Oh Tae-yang and ten others South Korean conscientious objectors will file a petition with the United Nations arguing that their convictions by the Korean government violated their freedom of conscience.
O Taeyang is a pacifist and buddhist. He declared his conscientious objection publicly on 17 December 2001. On 7 February 2002, a court decided that he would be not imprisoned while awaiting trial - this was the first time in any conscientious objection case in South Korea. On 19 June 2002 his trial was adjourned until after a decision of the Constitutional Court, but the case was reopened on 17 May 2004. On 30 August 2004 he was sentenced to 1 year and 6 months imprisonment, and arrested in court. He was released from prison on 30 November 2005.
The new individual complaints to the UN Human Rights Committee follow the decision of the Committee from November 2006 in the cases of objectors Yoon Yeo-Bum and Choi Myung-Jin. The Committee decided "that the facts as found by the Committee reveal, in respect of each author violations by the Republic of Korea of article 18, paragraph 1, of the Covenant.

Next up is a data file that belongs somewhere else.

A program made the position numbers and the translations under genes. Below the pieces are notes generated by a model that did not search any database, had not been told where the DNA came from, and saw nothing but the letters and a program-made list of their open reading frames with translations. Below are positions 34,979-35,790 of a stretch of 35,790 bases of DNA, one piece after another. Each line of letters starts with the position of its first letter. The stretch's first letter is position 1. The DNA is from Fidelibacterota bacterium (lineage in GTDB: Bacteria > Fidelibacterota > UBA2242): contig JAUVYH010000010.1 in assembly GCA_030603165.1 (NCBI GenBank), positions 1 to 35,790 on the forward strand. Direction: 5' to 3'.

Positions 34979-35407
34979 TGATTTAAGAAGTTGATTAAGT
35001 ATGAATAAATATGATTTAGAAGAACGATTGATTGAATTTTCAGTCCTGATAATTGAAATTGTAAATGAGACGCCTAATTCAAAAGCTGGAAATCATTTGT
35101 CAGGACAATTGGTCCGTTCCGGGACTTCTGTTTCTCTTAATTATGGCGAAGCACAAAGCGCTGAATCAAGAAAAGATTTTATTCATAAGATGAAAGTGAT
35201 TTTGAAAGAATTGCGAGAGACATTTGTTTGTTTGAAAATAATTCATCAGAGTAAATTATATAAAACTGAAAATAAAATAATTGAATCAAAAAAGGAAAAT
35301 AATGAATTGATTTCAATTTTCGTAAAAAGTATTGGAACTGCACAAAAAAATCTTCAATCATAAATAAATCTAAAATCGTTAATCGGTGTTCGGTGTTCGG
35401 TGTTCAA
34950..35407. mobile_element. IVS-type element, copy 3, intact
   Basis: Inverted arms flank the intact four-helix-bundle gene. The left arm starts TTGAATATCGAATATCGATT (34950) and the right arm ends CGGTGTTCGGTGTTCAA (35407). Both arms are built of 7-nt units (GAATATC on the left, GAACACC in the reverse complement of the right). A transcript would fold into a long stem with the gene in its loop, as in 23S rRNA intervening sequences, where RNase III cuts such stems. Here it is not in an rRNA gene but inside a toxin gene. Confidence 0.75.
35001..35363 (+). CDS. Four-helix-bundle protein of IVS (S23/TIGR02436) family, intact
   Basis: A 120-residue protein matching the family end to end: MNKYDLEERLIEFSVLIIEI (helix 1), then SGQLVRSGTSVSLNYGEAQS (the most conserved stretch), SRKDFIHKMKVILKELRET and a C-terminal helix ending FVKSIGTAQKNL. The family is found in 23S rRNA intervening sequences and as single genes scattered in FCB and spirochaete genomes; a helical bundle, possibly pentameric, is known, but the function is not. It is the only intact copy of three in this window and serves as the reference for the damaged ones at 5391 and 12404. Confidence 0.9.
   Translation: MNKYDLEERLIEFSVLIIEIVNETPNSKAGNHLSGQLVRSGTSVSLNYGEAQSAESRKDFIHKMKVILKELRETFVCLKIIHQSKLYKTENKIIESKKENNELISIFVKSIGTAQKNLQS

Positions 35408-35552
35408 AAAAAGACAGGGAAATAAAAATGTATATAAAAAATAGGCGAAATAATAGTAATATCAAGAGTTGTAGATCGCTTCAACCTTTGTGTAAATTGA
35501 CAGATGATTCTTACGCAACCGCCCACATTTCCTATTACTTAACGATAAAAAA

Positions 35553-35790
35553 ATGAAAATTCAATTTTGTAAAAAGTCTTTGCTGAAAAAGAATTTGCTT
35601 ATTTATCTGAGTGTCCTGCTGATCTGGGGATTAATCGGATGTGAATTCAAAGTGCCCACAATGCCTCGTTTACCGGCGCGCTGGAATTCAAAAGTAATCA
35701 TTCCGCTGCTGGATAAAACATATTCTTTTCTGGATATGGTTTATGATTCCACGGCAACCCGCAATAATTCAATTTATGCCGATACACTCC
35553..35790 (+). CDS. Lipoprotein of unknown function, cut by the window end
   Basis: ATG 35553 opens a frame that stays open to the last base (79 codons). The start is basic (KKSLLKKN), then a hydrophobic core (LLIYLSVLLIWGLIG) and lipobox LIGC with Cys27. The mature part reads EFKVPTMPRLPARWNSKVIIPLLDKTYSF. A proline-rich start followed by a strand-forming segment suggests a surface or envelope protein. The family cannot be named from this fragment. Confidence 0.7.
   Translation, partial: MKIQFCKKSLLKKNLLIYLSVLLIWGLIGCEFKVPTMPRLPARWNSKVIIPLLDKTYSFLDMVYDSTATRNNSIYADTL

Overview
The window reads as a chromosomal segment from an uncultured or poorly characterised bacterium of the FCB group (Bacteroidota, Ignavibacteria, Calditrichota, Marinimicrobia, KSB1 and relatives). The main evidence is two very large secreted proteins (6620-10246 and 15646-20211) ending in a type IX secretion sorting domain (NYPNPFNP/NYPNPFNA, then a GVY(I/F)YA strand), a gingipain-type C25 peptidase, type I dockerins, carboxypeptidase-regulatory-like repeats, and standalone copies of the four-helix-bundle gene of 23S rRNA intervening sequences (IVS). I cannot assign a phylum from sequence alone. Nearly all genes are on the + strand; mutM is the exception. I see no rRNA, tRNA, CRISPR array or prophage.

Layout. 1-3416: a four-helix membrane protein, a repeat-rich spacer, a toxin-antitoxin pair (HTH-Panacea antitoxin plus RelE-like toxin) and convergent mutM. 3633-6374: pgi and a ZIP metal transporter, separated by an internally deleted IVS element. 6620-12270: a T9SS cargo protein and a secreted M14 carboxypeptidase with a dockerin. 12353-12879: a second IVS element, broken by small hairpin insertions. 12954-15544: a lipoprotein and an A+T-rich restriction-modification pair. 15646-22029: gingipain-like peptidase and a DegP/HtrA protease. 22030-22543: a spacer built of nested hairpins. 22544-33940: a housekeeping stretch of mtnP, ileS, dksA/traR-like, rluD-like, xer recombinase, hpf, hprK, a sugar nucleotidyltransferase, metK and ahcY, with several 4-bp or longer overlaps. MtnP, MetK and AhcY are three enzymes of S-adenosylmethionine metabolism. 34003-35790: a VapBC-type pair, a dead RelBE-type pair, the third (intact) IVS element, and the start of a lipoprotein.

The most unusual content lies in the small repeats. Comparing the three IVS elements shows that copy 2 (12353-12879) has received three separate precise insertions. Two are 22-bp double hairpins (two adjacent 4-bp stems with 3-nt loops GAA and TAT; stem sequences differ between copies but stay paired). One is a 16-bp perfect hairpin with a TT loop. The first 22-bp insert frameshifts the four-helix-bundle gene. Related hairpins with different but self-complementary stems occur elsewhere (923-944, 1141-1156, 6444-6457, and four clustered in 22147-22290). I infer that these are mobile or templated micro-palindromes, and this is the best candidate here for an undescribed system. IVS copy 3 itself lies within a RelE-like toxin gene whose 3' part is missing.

In accordance with article 2, paragraph 3 (a), of the Covenant, the State party is under an obligation to provide the authors with an effective remedy, including compensation. The State party is under an obligation to avoid similar violations of the Covenant in the future."
Choi Jung-min, the head of the activist group Korea Solidarity for Conscientious Objection (KSCO), said Sunday, "The conviction of 11 objectors who refused mandatory military service because of conscience beliefs is against the basic principle of freedom of religion and conscience in the UN Charter, and we decided to file a petition with the UN." Choi said that the objectors did not refuse military service because of religious issues.
According to the same report in Chosun, an official from the Ministry of Justice said that discussion is under way about granting last year's objectors a pardon but a conclusion has not yet been reached.
However, a pardon of Yoon Yeo-Bum and Choi Myung-Jin will not solve the problem, as the 11 new cases show. It also does not address a very important part of the decision of the Human Rights Committee - that "the State party is under an obligation to avoid similar violations of the Covenant in the future". This can only be addressed with a legal recognition of the right to conscientious objection.